Shanna Compton


Oh vanity!

A bunch of people (including me) have written all kinds of things about the economics of poetry publishing, various solutions to its challenges, and the frustrations we feel about some silly yet pervasive attitudes re: legitimacy and brand names. Good, we can skip all that this time.

Please, everyone, stop saying "vanity press." It's a stupid term--pejorative, emotionally charged, insulting. It's a slur. (And if I may repeat myself, no author seeking publication is exempt from ego-involvement. Call that vanity if you like, but apply it everywhere.)

A neutral and more accurate term than "vanity press" would be "subsidy press."

But BlazeVOX is neither.

A subsidy press sells books to the author--vs. to an audience. The author is the customer, not a readership. The author pays for the entire cost of producing the books. The company offers little to no marketing or distribution support, or offers those things for fees. The most important distinction between a "traditional" press and a "subsidy" press, however, is editorial. Subsidy presses will accept any* manuscript for publication, so long as the author pays the fees. They may offer some editorial work in the form of copyediting and proofreading, but they do not collaborate with the author in the final shaping of the work in the way a traditional press does. Subsidy publication is a bought service, and the author is not paid any royalties for sales (since they are almost exclusively to her- or himself). An old-school subsidy press looks like Vantage (where a million years ago I interviewed for a copyeditor position, answering a mysterious ad in the back of Publishers Weekly that gave no clues about the identity of the company).

If we're going to discuss methods of publishing (hooray!) we should call each method what it is: self-publishing, subsidy publishing, cooperative publishing, collective publishing and/or any of the other methods of publishing that involve individuals and small groups rather than Official Institutions or Corporations. Let's be respectful, specific, and accurate with our terminology.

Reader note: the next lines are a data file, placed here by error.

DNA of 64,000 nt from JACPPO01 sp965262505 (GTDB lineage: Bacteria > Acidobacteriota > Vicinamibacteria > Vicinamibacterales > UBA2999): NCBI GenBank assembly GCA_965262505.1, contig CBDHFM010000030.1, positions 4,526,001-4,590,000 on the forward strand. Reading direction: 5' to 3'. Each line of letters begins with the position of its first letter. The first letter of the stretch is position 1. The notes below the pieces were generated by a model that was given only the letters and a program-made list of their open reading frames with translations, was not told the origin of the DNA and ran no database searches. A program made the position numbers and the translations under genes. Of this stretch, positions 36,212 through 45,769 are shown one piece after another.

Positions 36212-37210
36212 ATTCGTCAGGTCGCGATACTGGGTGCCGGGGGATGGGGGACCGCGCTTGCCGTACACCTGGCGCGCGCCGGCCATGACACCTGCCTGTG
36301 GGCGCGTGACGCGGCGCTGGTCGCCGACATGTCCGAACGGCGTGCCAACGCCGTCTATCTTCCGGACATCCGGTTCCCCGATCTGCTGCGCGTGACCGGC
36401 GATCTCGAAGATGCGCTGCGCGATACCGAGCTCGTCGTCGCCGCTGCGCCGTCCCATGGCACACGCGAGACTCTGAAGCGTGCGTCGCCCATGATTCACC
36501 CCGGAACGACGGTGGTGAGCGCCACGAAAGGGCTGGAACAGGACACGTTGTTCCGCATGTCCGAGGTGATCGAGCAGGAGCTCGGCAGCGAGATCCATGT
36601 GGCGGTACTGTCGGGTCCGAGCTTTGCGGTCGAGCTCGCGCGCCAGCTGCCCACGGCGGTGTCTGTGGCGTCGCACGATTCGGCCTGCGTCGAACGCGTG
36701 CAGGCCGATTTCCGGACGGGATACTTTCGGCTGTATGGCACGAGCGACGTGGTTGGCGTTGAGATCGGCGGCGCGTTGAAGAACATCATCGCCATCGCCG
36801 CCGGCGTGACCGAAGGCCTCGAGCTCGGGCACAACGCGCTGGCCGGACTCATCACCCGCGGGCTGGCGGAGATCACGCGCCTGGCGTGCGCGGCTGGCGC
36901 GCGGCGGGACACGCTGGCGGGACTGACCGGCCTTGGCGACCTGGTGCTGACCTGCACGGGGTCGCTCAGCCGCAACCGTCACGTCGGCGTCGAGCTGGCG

That said...

I don't know enough about BlazeVOX's publishing practices to offer a detailed assessment of how that press is run. I like a lot of their books though, and I plan to keep buying the ones I like. And I'm sure Geoffrey Gatza (whom I've met once but do not really know) and I would not agree on all things Poetry Publishing. But I can offer this general opinion: Unless Geoffrey Gatza is offering a financially contingent acceptance to EVERY manuscript that is submitted to the press, BlazeVOX is not a "vanity publisher." Because he is exercising editorial judgment in selecting manuscripts for publication. He is (as reported by BlazeVOX authors) working in a collaborative fashion with each author to edit and prepare each book, actively involved in helping it achieve its final shape. He is (as Google will confirm) supporting the books via promotional activities, such as review solicitation and other media-related publicity, and via distribution activities, including direct to-the-public sales via the press website, buying into the SPD distribution network, the distribution network, etc. Unless the author is paying the full cost of all of these preparation, printing and distribution activities for her or his book (and the author can't possibly be, for $200! $250!), BlazeVox is not a "subsidy publisher."

BlazeVOX, from here, appears to be working its little tail off. Their website says they also pay 10% royalties on net receipts to the author(s).

Apparently, BlazeVox has been using a financial model for some time that can fairly be described (from what I understand about its parameters) as COOPERATIVE. These models have a long-standing literary tradition. Ask Walt Whitman.